Prescribing drug should be based on a real medical indication, consistent with accurate diagnosis and when drug therapy is the best alternative for treating the patient's health problem. Prescribing of drug should not be made for other reasons, for instance, because of the demands from the patient or to please the patient.

        2.2.2 Appropriate drug:
Drugs those are most effective safe, suitable and economical should be prescribed. Health professionals are advised to follow the treatment recommendations mentioned in the guidelines
.
        2.2.3 Appropriate for the patient:
The selected drug that is considered best to treat the problem can only be given to an individual patient if no contraindication exists. Otherwise, a safer alternative should be chosen, e.g. Penicillin cannot be given to patient with history of sensitivity to penicillin.

        2.2.4 Appropriate administration, dosage and duration:
 How drug will be administered, which formulation, what dosages, how often, and for how long, should be decided before prescribing drug to an individual patient. Most of drugs that are used to treat commonly occurring problems in primary eye care center and same level or private clinics are included in this guideline.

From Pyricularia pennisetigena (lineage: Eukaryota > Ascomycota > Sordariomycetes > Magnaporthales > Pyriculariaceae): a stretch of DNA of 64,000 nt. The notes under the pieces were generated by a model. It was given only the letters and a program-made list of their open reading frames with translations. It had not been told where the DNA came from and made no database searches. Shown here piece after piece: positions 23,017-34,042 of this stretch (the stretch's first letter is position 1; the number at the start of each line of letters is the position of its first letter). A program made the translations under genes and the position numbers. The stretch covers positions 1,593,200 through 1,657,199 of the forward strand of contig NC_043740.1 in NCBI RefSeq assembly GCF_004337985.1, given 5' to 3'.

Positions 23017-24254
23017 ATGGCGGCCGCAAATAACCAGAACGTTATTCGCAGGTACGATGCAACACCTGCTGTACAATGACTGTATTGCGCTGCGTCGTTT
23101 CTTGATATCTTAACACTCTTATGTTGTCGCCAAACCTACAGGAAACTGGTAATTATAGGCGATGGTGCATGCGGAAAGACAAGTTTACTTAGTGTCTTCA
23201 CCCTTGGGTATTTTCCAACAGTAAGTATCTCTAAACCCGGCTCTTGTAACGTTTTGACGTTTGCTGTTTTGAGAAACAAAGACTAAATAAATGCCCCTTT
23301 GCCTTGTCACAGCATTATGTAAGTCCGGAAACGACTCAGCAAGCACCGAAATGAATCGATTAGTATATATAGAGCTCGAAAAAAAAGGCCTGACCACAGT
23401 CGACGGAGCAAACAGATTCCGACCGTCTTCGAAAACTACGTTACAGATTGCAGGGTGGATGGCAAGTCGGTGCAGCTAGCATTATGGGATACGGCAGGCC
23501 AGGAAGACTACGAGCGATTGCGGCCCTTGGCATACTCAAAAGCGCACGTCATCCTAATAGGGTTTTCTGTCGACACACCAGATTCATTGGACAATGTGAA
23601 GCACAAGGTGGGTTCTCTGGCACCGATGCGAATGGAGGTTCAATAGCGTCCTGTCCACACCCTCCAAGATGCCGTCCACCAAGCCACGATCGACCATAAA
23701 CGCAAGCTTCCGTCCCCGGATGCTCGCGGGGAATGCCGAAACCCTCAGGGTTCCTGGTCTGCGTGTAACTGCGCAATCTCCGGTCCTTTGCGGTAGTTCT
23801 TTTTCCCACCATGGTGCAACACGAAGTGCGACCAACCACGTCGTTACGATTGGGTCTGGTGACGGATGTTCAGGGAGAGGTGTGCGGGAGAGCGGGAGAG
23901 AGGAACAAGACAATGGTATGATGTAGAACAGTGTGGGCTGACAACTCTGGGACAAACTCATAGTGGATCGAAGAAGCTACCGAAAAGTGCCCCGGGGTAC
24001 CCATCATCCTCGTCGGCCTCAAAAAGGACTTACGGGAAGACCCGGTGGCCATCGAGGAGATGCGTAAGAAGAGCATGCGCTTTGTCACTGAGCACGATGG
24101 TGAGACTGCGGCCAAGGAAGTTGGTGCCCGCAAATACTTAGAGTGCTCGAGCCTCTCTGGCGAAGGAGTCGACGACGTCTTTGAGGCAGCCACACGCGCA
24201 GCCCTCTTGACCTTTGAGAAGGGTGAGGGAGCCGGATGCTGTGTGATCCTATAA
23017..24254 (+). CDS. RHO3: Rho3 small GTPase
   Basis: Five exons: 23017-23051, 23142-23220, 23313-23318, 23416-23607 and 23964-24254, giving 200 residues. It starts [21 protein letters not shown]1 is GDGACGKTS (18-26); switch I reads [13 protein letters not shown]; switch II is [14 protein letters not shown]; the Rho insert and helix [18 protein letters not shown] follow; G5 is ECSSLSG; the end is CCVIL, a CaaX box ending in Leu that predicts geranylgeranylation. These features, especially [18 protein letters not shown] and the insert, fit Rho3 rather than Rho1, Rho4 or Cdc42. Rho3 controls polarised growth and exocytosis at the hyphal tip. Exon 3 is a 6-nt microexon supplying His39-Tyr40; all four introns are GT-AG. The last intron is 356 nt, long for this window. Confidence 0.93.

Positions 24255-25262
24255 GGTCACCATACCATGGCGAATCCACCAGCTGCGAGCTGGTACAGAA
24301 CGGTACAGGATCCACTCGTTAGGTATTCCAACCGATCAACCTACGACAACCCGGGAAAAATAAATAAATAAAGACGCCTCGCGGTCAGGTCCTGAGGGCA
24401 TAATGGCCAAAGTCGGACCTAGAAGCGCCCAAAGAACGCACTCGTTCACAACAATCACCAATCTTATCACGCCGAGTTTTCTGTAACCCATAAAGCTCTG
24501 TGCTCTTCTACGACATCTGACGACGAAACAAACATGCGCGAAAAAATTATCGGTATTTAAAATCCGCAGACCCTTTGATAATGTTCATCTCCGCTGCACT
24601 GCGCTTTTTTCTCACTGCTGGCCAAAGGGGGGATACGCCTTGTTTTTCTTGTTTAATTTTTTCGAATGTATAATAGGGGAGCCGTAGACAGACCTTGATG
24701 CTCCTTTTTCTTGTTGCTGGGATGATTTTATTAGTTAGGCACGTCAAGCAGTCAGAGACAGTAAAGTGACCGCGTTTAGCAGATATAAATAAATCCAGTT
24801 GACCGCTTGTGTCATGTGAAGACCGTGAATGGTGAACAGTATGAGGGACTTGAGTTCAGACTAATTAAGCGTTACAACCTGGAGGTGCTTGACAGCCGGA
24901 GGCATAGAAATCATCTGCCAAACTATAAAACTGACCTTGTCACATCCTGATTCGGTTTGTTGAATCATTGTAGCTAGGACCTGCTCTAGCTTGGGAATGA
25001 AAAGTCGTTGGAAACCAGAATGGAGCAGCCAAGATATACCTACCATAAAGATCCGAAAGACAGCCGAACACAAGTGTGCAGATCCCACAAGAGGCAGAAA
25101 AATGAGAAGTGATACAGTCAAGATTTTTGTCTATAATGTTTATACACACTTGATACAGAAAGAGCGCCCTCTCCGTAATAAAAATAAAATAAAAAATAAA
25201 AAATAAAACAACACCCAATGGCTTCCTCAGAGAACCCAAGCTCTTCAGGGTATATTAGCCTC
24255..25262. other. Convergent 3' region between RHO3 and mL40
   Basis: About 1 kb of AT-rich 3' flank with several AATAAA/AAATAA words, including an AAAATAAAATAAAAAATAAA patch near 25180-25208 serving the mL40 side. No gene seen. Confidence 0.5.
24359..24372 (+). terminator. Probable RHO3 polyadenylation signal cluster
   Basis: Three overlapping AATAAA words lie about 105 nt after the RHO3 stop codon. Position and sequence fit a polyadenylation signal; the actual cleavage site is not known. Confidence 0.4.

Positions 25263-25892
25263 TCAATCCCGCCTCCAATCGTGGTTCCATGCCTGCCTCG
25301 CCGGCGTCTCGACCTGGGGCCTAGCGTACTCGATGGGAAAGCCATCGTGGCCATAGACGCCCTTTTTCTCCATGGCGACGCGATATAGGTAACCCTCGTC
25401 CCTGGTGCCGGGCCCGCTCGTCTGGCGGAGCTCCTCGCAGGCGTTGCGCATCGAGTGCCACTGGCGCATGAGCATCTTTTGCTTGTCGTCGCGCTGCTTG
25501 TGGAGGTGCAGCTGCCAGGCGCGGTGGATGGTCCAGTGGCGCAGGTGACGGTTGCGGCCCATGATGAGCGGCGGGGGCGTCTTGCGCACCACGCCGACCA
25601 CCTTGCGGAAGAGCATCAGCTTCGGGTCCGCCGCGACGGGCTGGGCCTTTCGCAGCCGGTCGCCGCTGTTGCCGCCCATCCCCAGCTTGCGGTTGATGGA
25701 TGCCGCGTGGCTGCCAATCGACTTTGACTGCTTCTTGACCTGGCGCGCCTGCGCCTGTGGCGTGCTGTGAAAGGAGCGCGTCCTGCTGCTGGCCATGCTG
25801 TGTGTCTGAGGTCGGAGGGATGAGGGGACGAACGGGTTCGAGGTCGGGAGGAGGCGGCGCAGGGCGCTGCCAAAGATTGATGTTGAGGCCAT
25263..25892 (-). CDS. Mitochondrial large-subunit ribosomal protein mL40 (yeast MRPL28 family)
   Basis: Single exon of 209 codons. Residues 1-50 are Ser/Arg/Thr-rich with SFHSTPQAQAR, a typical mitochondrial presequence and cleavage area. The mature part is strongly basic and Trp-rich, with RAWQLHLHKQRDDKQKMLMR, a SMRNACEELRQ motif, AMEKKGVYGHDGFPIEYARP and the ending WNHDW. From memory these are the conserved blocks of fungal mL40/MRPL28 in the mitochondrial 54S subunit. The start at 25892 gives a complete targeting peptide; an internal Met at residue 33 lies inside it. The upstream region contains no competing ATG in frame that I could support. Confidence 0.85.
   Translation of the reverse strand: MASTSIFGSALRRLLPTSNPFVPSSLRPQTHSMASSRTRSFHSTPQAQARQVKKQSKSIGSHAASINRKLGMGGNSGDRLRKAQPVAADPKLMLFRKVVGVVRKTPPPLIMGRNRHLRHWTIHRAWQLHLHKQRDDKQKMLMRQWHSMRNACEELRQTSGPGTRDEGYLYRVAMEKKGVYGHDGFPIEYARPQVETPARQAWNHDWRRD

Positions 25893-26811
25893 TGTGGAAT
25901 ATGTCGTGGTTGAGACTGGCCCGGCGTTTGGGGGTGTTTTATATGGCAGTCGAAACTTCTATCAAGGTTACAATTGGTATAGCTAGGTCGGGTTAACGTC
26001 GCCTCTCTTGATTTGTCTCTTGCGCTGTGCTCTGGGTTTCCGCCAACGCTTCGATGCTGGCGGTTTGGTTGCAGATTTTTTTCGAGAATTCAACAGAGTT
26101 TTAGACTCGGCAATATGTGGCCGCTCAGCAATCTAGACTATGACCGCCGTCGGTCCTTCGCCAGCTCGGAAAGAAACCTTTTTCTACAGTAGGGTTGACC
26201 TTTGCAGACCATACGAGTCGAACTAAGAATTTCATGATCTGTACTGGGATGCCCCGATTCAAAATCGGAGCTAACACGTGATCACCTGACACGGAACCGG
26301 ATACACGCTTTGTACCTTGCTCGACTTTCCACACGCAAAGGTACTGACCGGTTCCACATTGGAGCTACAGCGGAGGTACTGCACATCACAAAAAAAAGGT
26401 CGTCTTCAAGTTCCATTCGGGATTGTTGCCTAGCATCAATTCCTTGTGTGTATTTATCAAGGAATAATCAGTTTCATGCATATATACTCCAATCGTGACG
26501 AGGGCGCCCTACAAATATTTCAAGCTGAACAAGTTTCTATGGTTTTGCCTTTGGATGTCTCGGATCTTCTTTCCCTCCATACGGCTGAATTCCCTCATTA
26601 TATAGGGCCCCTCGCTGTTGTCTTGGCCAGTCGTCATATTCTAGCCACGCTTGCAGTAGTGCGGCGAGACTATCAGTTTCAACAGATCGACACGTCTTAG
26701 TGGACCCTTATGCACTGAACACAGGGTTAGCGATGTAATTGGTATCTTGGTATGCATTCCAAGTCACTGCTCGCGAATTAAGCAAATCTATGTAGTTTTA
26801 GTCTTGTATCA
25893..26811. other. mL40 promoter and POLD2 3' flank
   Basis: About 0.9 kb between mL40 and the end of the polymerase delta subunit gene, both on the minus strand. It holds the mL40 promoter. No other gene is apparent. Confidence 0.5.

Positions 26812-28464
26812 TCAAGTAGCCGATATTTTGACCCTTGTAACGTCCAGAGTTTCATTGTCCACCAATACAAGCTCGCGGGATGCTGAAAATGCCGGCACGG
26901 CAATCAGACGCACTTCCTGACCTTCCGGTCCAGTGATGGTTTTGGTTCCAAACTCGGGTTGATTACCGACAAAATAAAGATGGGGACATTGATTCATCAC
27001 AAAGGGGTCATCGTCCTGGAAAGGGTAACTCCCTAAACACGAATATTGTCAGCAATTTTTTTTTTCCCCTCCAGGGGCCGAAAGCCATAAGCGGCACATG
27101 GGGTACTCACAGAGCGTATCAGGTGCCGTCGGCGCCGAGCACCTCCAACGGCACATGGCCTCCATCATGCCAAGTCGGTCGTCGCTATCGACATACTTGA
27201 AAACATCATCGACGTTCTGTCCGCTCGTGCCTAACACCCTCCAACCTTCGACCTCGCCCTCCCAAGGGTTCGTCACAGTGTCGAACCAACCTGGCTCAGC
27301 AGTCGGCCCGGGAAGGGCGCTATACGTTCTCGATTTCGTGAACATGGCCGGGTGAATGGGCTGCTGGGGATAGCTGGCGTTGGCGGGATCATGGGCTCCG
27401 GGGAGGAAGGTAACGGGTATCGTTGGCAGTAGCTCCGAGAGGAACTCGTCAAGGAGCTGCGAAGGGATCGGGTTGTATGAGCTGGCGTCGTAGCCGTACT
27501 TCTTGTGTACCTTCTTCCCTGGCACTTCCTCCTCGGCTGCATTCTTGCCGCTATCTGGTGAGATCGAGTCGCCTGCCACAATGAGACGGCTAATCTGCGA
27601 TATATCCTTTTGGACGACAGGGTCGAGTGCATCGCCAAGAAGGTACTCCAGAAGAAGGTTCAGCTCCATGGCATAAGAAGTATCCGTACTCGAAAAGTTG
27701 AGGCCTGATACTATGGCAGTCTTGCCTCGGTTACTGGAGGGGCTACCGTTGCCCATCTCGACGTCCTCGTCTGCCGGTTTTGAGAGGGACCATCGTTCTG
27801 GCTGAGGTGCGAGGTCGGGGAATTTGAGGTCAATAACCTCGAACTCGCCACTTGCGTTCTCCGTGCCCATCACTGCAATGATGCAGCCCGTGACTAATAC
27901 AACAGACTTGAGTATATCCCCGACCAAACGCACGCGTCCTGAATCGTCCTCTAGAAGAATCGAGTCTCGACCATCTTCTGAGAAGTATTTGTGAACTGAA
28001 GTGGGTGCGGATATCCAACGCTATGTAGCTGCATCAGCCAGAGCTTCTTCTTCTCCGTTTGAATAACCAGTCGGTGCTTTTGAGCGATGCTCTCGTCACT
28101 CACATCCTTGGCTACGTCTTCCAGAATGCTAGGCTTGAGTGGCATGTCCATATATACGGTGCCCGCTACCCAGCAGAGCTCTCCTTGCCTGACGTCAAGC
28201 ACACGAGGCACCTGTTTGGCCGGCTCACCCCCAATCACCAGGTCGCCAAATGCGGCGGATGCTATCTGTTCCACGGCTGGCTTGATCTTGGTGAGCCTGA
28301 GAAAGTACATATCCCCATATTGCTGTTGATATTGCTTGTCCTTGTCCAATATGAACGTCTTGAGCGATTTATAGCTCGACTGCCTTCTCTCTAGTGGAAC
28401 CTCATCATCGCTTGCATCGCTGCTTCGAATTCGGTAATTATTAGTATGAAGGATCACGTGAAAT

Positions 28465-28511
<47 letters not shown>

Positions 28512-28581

2.2.5 Appropriate counseling:
Providing proper information regarding the disease and the medication is an integral part of the prescribing process. Individual patient should be well informed, to ensure the correct use of drugs as well as compliance of the patients.

        2.2.6 Appropriate follow-up:
Every treatment should be properly followed-up and evaluated. The expected effect or unwanted side effect should be properly monitored and communicated to patients during follow-up examination. The patient should be informed properly when they should come for follow-up visit.

        2.3 Patient Communication:
2.3.1 Sufficient time should be spent with the patient to allow an effective communication regarding the health problem.